Lawmakers introduce 
seizure bill

DENVER — Abuses by law enforcement of civil forfeiture laws elsewhere in the nation have prompted four state lawmakers from both sides of the political aisle to join forces to see if similar abuses are happening in Colorado.

The four — Sens. Tim Neville, R-Littleton, and Daniel Kagan, D-Cherry Hills Village, and Reps. Leslie Herod, D-Denver, and Steve Humphrey, R-Severance — say they don’t necessarily believe that state and local law enforcement agencies in Colorado are using civil forfeitures for their own purposes rather than cracking down on criminals.

But because the practice is so secretive, they can’t really say that for sure, the lawmakers said.

“The issue is around the broad allowances that we give law enforcement to seize and then forfeit property, so what brought this on is we don’t actually know how many folks are actually being convicted or if any kind of criminal investigation is going on around that person and their property,” Herod said. “We don’t know that folks who are guilty of a crime are not coming back and getting their property. What we do know is that law enforcement is keeping the property and then utilizing that for their own (departmental) funds.”

Law enforcement, meanwhile, are already lining up against the measure, SB136, which isn’t up for discussion in the Senate Judiciary Committee until next week. A number of them were lined up outside a Capitol hearing room where the lawmakers had gathered Thursday to brief the media about the bill.

They say that there is no problem with any law enforcement agency in the state misusing the practice, so there’s no reason for the bill.

“We are very much in favor of transparency and we have been,” said E. Thor Eells, commander of the Colorado Springs Police Department. “The bill that exists now would more than likely inhibit our ability to be fully transparent. If agencies made an error in reporting, they potentially would be subject to civil finding, which creates a disincentive to report.”

Under the measure, the Colorado Department of Public Safety, which currently is headed by former Mesa County Sheriff Stan Hilkey, would be required to create a special website listing what property law enforcement agencies have seized through civil forfeitures and what proceeds those agencies later keep for themselves from property they’ve taken.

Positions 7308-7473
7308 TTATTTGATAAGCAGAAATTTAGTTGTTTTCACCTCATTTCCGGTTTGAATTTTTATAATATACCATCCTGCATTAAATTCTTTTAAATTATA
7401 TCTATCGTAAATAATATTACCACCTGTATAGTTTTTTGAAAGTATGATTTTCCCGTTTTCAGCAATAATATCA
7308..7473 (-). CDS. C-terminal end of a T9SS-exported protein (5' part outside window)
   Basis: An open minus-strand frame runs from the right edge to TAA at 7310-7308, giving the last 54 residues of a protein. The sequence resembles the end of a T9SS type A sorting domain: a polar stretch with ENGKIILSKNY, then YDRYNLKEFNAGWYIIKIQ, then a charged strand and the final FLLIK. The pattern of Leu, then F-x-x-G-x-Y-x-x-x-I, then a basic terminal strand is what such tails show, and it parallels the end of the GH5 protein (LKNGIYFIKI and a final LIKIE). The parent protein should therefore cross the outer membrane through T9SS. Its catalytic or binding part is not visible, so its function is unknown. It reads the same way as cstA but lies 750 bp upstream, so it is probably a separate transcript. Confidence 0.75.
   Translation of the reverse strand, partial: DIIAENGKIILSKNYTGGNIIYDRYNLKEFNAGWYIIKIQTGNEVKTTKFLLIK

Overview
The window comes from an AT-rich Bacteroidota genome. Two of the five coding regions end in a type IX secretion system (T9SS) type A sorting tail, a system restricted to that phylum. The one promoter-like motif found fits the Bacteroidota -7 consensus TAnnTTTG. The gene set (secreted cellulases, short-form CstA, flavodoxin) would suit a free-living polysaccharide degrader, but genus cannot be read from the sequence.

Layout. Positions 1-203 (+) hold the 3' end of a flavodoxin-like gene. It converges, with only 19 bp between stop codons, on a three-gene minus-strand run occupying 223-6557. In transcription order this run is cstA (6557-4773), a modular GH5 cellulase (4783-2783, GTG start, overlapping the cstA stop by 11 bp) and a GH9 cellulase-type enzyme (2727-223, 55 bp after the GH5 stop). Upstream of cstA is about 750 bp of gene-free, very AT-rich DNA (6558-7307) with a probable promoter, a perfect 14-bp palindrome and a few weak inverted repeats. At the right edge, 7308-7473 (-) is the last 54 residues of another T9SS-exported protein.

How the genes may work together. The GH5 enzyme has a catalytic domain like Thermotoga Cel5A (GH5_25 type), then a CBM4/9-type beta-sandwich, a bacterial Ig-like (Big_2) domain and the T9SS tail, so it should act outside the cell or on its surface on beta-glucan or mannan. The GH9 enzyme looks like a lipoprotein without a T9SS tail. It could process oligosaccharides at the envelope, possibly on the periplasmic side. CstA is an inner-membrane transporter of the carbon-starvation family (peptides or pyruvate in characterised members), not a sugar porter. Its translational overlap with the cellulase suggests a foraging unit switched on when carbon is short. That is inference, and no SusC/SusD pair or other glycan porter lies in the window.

Civil asset forfeiture laws were originally designed to help cripple large criminal organizations by taking away their means to operate.

But according to the American Civil Liberties Union, “flawed federal and state laws” have allowed many police departments around the nation to abuse the system, using it to pad their budgets, making seizures motivated by profit to make up for budget cuts rather than fighting crime.

Eells and Tom Raynes, executive director of the Colorado District Attorneys’ Council, said it’s true agencies have gotten needed equipment from profits made from seized property, saying it’s fitting that ill-gotten gains by some law breakers are being used to fight other criminals.

Raynes said the Mesa County District Attorney’s Office has used proceeds from seizures for such things as crisis intervention training, body armor, protective gear for emergency medical technicians and computer software.

“That’s where that money is used,” Eells said. “Contrary to perception, though, it is not a primary funding source.”

While both men believe all that could go away under the bill, the lawmakers say the measure doesn’t attempt to change civil forfeiture laws, just shine a light on how they are being used.

Kagan said one of his concerns has to do with a procedure known as “adoption,” or the practice of turning to federal prosecutors to pursue cases that state law might not cover. Under that practice, also known as equitable-sharing partnerships, local agencies later can get a cut of whatever property was seized.

“I don’t even suspect that nefarious activity is going on by the police, but what I do fear is that over-reach, over-extensive seizures and forfeitures are likely taking place that have not really been carefully enough considered,” Kagan said. “We don’t know. Are people really being deprived of their property without due justification? That’s what I fear is happening. What tends to happen is that they’re a little over-enthusiastic and a little less solicitous of the owner’s property rights than they should be.”

Eells, however, said adoption hasn’t been used for the past two years.

That’s because, under former President Barack Obama, the U.S. Department of Justice suspended the practice.

“Within the state of Colorado, these problems simply don’t exist,” Eells said. “Adoption has not existed for over two years, so it begs the question, what’s the problem?”

Kagan, however, said that could quickly change with Alabama Sen. Jeff Sessions taking over as U.S. Attorney General under President Donald Trump.

Neville said the bill addresses that issue by setting a $100,000 threshold before cases can be deferred to federal authorities.

He said the measure also requires law enforcement agencies to report what happened with each seizure, whether charges were filed and a conviction made.

“If there is criminal activity, we’d like to see them follow up on that,” Neville said.

“This is information we feel is important for the Legislature to know and understand, as well as what happened to that property,” he said.


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